Champagne corks were popping and cotton wads were sopping last night as Sarah Hanson-Young celebrated the publication of her very special book, Re Tard.
In the bold and intellectually provocative book the Greens senator takes an in-depth look at the arcane sport of Slut-Slamming—a similar art-form to pro-wrestling’s body-slamming, but with more baby oil, more hooting and hollering, and always involving at least one swamp-sow.
But, sadly, as the sharp-quilled senator grimly informs us, Slut-Slamming isn’t all sunshine and dolly-pops. Apparently there exists within this sport a much uglier phenomenon, that of “slut-shaming”, an alleged activity which a hastily convened senate inquiry has proven all too real.
Thirty-seven sluts from the streets surrounding parliament house were invited to give testimony and, of those, thirty-six claimed that they were desperately ashamed, almost suicidal, to be associated in any way with Sarah Hanson-Young.
“I’m a human slut—I am not a swamp-sow!” was the heartfelt cry of one participant.
The thirty-seventh slut turned out to be a case of mistaken identity when it was discovered that Senator Doug Cameron had simply misspoken due to his thick sluttish accent.
Initial sales of Re Tard have exceeded all expectations, something Hanson-Young attributes to recent profound cultural changes.
“In the past week,” said the feisty, stare-eyed senator, “we’ve seen the glorious repeal of the brutally oppressive Tampon Tax—so of course my slim volume, when purchased by a woman, will now be 10% cheaper.”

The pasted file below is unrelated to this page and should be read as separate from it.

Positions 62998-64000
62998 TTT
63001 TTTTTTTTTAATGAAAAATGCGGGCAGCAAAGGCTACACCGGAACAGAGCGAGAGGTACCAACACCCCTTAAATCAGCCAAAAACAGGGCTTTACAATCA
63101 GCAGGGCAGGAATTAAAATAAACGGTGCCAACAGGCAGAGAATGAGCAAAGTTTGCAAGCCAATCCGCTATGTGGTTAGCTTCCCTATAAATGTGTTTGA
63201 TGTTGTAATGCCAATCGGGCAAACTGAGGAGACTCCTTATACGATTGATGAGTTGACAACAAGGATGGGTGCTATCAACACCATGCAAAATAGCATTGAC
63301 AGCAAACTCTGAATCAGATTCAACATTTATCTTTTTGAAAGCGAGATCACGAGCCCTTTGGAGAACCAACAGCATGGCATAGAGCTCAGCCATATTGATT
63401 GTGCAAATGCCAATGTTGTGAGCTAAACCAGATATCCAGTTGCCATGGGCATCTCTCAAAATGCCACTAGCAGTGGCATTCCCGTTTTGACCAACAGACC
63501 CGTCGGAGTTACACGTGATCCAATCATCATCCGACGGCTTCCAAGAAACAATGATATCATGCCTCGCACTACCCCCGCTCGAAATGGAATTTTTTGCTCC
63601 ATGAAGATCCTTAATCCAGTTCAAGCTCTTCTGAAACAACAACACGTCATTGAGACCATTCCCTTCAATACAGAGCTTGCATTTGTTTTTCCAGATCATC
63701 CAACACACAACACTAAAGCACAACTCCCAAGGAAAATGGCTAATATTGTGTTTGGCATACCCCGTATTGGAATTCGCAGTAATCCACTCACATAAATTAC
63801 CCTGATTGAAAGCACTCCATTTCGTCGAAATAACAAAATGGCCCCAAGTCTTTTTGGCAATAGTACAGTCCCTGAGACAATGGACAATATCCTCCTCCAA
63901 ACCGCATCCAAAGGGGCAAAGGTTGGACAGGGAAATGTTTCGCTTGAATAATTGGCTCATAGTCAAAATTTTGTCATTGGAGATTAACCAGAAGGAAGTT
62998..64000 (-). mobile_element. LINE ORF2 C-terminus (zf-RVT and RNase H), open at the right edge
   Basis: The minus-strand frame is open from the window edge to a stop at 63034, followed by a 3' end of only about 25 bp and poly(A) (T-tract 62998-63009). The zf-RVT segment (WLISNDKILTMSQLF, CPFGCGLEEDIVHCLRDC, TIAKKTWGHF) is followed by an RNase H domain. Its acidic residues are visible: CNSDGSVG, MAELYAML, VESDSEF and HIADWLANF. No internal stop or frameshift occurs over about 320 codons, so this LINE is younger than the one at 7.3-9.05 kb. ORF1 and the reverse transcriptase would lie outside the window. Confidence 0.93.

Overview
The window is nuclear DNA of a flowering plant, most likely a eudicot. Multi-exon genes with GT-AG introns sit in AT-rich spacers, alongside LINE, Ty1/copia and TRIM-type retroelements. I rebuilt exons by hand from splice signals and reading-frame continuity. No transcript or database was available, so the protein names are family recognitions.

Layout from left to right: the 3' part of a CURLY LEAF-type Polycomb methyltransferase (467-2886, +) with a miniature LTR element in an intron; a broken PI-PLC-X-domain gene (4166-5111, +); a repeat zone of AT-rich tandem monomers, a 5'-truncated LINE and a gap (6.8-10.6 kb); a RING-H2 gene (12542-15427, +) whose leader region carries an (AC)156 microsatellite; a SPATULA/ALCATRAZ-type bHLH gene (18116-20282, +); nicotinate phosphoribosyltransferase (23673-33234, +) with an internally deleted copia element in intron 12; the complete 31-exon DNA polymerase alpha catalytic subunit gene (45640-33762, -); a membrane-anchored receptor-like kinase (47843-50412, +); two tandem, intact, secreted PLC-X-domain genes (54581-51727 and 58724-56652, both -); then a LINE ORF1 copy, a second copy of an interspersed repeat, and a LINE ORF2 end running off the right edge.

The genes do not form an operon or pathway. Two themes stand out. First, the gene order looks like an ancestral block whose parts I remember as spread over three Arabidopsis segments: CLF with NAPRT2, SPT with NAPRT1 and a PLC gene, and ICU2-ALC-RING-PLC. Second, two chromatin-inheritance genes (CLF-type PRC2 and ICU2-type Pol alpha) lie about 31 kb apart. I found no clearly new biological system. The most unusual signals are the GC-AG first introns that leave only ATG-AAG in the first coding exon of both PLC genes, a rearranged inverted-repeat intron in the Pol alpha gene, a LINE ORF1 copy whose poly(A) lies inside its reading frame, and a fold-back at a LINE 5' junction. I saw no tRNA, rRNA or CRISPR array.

Also contributing to Re Tard’s immense popularity was Labor leader Bill Shorten’s announcement that the State will soon begin safe-schooling all Aussie kids from three years of age.
“This dovetails beautifully with my wonderful modern message for a modern progressive Australia,” said Hanson-Young. “Particularly in the first chapter where I tell an autobiographically-based story that is certain to be an inspiration to all pre-schoolers.”
The first-chapter tells the story of little Sarah, a very special, very beautiful little girl who, wearing the smartest little frock you’ve ever seen, goes to kindy and makes friends with a little boy—who also happens to be called Sarah. As Sarah learns to love and adore and respect and worship Sarah, the little boy also learns that if he’s very very good, and stays very very quiet, he may one day grow up to be sensitive enough to be considered an honorary Re Tard.
At this stage there seems no limit to the good that may flow unstaunched from Sarah Tampon-Young’s daring contribution to “the best that has been thought and said”.